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edited by Sue Courtney
e-mail address: winetaster@clear.net.nz

Wine of the Week for week ending 2 March 2008
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Canterbury Vineyards Botrytised Muller Thurgau 2007
Canterbury, New Zealand

A long, long time ago . sounds like the start of a Don McLean song but it was indeed a long, long time ago . in New Zealand . when Muller Thurgau, or Muller T, which sounds a bit funkier for this day and age, was the grape white hope. That was, of course, before Sauvignon Blanc had been 'discovered'.

Yes, Muller T was once the most productive, New Zealand grown, white grape variety, it's popularity intensifying from the mid-1970's to reaching a peak production of almost 26,000 tonnes in 1990. The light fruity white with floral aromatics and light but fresh acidity stayed on top until 1995. The following year, Chardonnay out-produced Muller T to take over the No. 1 spot, scraping in by just 32 tonnes. But Chardonnay had only a short reign at No. 1 as it was superseded by Sauvignon Blanc in 1999 and again in 2001. Sauvignon Blanc and Chardonnay are firmly cemented in the No. 1 and No. 2 spots respectively and Sauvignon Blanc shows no sign of being toppled off the top spot for a very long time as planting of the scintillating, fruity variety keeps increasing to meet export demand.

Meanwhile, back in the late 1990's, Muller T trickled down the white grape production popularity ladder to No.3 position in 1997 and No. 4 position in 2001 (behind Riesling). It trailed Semillon in 2003, blipped a resurgence to its No. 4 place in 2004, then back to No. 5 in 2005. Pinot Gris made its big jump up the popularity ladder in 2006 overtaking both Semillon and Muller T, and in 2007 both Gewurztraminer and Muscat varieties climbed up the ladder. Muller T is currently in No. 8 spot as plantings continue to decrease.

We don't really hear much of Muller T these days, so what happens to all the juice that is still produced from the 100-odd hectares of the grape plantings that are still in the ground? It's probably used as a blending varietal and a lot would go into casks.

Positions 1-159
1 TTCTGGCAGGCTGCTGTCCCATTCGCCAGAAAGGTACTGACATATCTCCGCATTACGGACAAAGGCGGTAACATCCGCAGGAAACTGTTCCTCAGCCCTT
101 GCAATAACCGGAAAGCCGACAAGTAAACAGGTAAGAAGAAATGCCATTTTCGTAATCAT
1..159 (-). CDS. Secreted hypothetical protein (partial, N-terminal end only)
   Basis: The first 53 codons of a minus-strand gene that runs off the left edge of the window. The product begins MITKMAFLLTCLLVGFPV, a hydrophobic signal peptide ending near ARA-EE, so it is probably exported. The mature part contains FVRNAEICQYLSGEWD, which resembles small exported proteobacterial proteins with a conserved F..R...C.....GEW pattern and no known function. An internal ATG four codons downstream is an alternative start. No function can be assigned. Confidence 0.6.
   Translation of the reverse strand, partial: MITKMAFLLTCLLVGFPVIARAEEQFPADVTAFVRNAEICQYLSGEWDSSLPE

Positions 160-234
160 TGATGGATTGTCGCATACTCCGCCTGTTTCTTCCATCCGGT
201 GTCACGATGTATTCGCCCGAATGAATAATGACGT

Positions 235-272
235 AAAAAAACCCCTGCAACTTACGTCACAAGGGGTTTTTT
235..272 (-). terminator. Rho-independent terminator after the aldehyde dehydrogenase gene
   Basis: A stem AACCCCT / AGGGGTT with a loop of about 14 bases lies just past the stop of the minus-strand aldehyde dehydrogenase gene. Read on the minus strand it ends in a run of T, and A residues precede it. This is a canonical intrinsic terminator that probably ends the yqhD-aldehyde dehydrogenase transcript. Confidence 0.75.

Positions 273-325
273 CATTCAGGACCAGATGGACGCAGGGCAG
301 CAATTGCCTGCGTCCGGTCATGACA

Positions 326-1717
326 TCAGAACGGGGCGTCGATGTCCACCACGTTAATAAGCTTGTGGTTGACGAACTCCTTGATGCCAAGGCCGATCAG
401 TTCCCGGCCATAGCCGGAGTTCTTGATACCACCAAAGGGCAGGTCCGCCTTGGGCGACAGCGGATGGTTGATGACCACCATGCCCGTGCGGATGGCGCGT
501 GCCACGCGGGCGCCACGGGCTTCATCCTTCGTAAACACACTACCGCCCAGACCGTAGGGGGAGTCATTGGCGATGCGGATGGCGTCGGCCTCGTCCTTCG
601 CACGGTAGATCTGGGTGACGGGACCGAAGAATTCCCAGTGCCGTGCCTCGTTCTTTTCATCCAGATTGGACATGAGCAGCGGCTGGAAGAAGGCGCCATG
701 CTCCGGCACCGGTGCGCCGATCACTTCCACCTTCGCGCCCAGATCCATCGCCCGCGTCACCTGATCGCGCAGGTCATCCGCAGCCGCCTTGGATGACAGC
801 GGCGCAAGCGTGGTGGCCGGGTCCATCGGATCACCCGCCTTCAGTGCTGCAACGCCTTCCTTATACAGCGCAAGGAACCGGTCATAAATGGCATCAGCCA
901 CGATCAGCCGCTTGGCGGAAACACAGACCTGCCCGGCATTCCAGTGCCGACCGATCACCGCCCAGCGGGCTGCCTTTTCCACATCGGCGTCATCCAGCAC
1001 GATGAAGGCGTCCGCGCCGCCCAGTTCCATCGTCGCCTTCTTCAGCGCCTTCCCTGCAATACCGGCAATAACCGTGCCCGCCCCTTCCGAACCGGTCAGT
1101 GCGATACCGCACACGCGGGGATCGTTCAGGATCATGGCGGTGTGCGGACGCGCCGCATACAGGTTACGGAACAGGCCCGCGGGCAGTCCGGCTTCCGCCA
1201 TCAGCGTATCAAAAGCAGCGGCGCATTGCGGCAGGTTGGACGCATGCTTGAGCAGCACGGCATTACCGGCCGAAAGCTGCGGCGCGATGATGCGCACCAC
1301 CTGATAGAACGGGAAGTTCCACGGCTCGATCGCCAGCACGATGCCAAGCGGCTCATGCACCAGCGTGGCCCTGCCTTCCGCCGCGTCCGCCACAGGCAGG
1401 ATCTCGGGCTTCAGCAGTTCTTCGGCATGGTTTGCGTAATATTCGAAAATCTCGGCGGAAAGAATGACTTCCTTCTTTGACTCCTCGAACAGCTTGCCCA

But there are still some wines labelled Muller Thurgau being produced. The light and medium sweet white table wines generally loiter on supermarket shelves to tempt the under $10 buyers. Mind you one or two producers do make a reasonably more serious style, such as Opihi in South Canterbury.

But perhaps for those producers want to produce a ultra-serious Muller Thurgau, maybe they should place their focus on a sweet wine style.

I remember one gold medal winning sweet Muller Thurgau, although not labelled as Muller Thurgau because of public perception at the time. But it was definitely the grape behind the success of Robard and Butler's "As Good As Gold" from the 1990 vintage. It had a special label designed by artist Billy Apple and you had to look through the bottle to read the label. It was a rich, concentrated sweet wine and no-one really thought a wine made from Muller Thurgau could be that good. But it was.

Schubert Wines in Martinborough also make a delicious, sweet Muller Thurgau wine. They call it Dolce.

Now I've come across another delicious little sweetie that could be a trail blazer for the style.

It's Canterbury Vineyards Botrytised Muller Thurgau 2007, made from Canterbury grown grapes. A bright, clear, 24 carat gold, this shows lovely concentration on the nose with botrytis, honey and honeysuckle florals. It has a mouth-coating nectar-like a texture and bright piercing orange and juicy lime acidity to balance the luscious sweet flavours of candied tropical fruits with a hint of toffee and a luscious, apricot-rich lingering honeyed finish.

This is a gorgeous expression of a delicious tasty sweet wine, which has an amazing 254 grams per litre of residual sugar according to the label but just 8% alcohol by volume.

Just yum with a slice of Golden Queen peach straight off the tree - and delicious with a slice of piquant creamy blue. Even more of a taste sensation with the wine, the fruit and the cheese together.

It comes in a 375 ml bottle and costs $27.90 at the cellar door - the only outlet for the wine at this time.

Canterbury Vineyards in is Old School Road in Burnham in South Canterbury. People who know the region well will know this as the winery that Giesen established and worked from for 25 years until moving all their operations to Marlborough after selling the winery to the current owner in December 2006. The winery was rebranded Canterbury Vineyards at that time.

There is no website, just an email address cantyvines@xtra.co.nz and according to the Selwyn District Council website, the winery opens daily for sales of their own wine as well as the Geisen and Gecko labels.

So well done Canterbury Vineyards - your 2007 Botrytised Muller T is just yum.

© Sue Courtney
25 Feb 2008


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E-mail me: winetaster@clear.net.nz